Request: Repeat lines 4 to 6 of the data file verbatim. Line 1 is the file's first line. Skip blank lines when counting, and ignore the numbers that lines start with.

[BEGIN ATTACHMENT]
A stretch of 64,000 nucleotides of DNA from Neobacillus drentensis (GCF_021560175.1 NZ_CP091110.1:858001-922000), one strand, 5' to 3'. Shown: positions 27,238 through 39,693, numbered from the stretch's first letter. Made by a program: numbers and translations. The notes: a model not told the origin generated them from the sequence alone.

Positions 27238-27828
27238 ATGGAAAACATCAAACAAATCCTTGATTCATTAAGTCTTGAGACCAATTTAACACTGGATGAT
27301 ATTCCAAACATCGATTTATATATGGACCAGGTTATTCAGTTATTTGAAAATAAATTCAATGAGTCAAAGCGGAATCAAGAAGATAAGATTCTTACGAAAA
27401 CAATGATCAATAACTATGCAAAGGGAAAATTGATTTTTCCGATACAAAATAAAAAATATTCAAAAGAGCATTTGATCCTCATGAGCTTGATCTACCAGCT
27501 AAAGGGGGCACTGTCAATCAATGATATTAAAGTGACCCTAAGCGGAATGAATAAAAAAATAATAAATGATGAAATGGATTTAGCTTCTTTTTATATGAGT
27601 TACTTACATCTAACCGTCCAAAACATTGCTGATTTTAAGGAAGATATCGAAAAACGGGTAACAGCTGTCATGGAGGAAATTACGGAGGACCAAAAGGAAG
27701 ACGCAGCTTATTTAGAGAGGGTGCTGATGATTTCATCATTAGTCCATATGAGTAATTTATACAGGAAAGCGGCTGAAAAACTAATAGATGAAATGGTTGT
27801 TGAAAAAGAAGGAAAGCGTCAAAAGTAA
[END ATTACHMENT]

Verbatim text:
27301 ATTCCAAACATCGATTTATATATGGACCAGGTTATTCAGTTATTTGAAAATAAATTCAATGAGTCAAAGCGGAATCAAGAAGATAAGATTCTTACGAAAA
27401 CAATGATCAATAACTATGCAAAGGGAAAATTGATTTTTCCGATACAAAATAAAAAATATTCAAAAGAGCATTTGATCCTCATGAGCTTGATCTACCAGCT
27501 AAAGGGGGCACTGTCAATCAATGATATTAAAGTGACCCTAAGCGGAATGAATAAAAAAATAATAAATGATGAAATGGATTTAGCTTCTTTTTATATGAGT